Senior Judge Eric Bruggink levied an injunction against HHS in a 20-page opinion (PDF) laying out HHS' Program Support Center after determining that the center canceled a support contract for its financial management system after being repeatedly told that it needed to re-evaluate the bid proposals it had received.
“In short, the record contains no basis on which the agency can pin the rationality of its decision to cancel,” the decision said. “The conclusion is inescapable that the agency was arbitrary in its cancellation of the solicitation. It must therefore be set aside.”
The Program Support Center issued a request for quotations in November 2014 for a small business to support its Unified Financial Management System. Although the incumbent contractor for the past decade, Starry Associates Inc., submitted a bid, it said it was never technically evaluated because another contractor with ties to the head of the HHS center–Intellizant LLC–was awarded the contract.
Over the past two years, Starry has filed three bid protests with the U.S. Government Accountability Office and a lawsuit at the U.S. Court of Federal Claims challenging HHS' contract award and subsequent corrective actions. Although it scored some victories in the challenges, it alleged HHS canceled the contract so it could award work with Intellizant in the future.
Bruggink didn't determine whether HHS had been biased in Intellizant's favor during the evaluation period–the head of the Program Support Center is a former Intellizant employee–but said Starry was irreparably harmed by HHS' actions.
According to depositions in the case, contract evaluators were "indifferent to the fidelity of the procurement process” and made it clear that they never seriously considered awarding the contract to any company but Intellizant, even after the bid protest decisions.
The depositions also showed that agency officials didn't compare the companies' bids or acknowledge that they wouldn't receive the same support for the financial management system from the bidders.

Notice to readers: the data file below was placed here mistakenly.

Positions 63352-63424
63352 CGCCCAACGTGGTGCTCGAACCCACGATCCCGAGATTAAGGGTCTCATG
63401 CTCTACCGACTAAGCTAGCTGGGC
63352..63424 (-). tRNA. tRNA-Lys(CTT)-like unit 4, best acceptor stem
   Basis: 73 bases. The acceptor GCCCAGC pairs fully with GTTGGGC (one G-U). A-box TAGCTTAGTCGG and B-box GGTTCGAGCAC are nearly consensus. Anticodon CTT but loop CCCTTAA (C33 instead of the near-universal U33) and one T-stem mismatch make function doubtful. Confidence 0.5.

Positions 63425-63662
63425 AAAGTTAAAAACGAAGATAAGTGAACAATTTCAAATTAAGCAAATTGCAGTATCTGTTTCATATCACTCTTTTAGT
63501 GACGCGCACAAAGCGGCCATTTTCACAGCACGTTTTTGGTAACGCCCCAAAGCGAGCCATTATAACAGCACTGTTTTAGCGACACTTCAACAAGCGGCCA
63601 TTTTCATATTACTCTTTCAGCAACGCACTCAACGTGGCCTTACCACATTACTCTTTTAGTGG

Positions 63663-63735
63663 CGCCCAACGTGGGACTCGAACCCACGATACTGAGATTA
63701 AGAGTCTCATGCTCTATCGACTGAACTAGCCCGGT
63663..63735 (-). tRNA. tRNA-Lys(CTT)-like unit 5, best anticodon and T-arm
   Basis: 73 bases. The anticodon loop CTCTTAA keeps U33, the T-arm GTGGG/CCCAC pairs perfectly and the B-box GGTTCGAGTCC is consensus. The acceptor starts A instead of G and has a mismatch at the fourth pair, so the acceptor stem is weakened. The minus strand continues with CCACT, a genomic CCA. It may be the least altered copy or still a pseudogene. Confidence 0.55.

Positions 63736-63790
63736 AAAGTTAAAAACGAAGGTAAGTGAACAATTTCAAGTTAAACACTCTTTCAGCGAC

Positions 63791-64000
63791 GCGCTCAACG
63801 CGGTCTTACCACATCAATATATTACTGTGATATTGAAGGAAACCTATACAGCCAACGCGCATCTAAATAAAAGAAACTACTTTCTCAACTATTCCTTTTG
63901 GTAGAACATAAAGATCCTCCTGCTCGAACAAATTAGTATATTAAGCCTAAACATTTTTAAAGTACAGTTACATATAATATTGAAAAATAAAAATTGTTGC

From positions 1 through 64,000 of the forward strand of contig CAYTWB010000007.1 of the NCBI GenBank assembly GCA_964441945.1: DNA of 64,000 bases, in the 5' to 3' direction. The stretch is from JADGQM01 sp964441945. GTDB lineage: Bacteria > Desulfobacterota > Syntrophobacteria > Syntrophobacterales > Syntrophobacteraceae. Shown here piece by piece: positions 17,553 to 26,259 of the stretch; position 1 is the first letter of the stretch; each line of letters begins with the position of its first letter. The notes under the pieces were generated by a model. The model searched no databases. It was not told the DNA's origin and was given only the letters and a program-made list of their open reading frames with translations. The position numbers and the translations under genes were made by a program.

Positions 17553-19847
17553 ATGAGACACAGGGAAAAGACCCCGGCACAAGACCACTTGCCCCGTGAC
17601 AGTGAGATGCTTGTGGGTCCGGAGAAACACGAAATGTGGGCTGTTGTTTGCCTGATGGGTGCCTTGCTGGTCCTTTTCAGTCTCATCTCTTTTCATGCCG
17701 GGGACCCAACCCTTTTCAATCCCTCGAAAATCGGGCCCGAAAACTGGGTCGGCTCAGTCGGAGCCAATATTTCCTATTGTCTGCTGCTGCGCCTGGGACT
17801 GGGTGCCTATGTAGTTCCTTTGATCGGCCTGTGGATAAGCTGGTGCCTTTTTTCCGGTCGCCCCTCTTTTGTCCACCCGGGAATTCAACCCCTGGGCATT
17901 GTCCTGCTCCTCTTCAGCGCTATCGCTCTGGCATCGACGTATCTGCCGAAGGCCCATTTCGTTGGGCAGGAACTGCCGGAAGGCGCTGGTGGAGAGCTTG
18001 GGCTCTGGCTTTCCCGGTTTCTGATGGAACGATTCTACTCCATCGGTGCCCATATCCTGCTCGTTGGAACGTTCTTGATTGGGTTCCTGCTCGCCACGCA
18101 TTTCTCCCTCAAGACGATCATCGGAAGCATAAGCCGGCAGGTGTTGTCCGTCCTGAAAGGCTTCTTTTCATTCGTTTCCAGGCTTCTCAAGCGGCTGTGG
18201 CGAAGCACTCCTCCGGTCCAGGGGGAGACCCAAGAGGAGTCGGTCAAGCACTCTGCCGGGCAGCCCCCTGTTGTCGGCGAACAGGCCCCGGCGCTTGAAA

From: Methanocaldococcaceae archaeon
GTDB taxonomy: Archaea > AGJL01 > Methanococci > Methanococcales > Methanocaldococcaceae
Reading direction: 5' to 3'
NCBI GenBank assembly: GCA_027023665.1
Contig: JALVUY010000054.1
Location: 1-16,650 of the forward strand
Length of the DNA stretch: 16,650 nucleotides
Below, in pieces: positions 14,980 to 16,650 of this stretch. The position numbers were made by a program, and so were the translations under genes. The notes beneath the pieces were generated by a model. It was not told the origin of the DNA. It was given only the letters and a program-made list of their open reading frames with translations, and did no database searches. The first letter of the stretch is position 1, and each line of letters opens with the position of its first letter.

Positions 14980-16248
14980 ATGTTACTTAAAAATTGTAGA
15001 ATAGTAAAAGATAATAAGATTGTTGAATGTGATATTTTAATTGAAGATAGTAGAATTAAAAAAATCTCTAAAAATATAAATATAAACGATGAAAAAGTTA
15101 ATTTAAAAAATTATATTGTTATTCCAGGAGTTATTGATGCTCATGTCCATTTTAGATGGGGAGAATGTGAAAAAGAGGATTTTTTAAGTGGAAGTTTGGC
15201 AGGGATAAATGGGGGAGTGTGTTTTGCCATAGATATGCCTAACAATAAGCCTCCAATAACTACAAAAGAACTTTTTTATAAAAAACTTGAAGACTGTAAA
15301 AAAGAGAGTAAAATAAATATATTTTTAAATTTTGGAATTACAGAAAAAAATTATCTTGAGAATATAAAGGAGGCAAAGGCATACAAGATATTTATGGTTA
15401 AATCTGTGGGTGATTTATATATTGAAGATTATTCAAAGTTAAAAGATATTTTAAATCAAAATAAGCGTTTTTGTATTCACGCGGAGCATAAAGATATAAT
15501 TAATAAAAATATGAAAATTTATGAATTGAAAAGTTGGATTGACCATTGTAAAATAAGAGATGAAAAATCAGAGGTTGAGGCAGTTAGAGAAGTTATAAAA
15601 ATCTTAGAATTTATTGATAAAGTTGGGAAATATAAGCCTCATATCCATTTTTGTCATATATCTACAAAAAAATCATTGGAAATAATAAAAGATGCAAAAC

“The only fig leaf covering for his decision boils down to the fact that the word 'support' appears both in the UFMS support contract and in the license agreements,” the decision said.
But Starry's counsel Lars Anderson of Odin Feldman Pittleman PC said there was an even more disturbing issue beyond the evaluators' conduct.
“HHS counsel and other senior procurement officials allowed these repeated blatant violations of federal procurement regulations and fundamental standards for conducting competitive procurements,” he said. “Now the issue will be to see if HHS procurement officials do the right thing or retaliate against Starry for exposing their improper conduct.”
Bruggink ruled that the evaluators and head of the Program Support Center cannot be involved in any future re-evaluations involved with the solicitation.
Intellizant counsel Brian Whisler of Baker & McKenzie LLP had no comment on the decision. HHS did not respond to a request for comment.
Erica Teichert assigns, edits and directs news coverage for Modern Healthcare’s website and magazine. She previously served as the publication’s New York bureau chief and legal reporter. Before joining Modern Healthcare in 2016, she worked at Law360 as legal newswire’s first D.C. bureau chief after three years as a court reporter covering the U.S. Supreme Court, D.C. Circuit and other federal courts and agencies. Prior to that, she worked as an associate editor for FierceMarkets. She has a bachelor's degree in communications with a print journalism emphasis from Brigham Young University.Follow on Twitter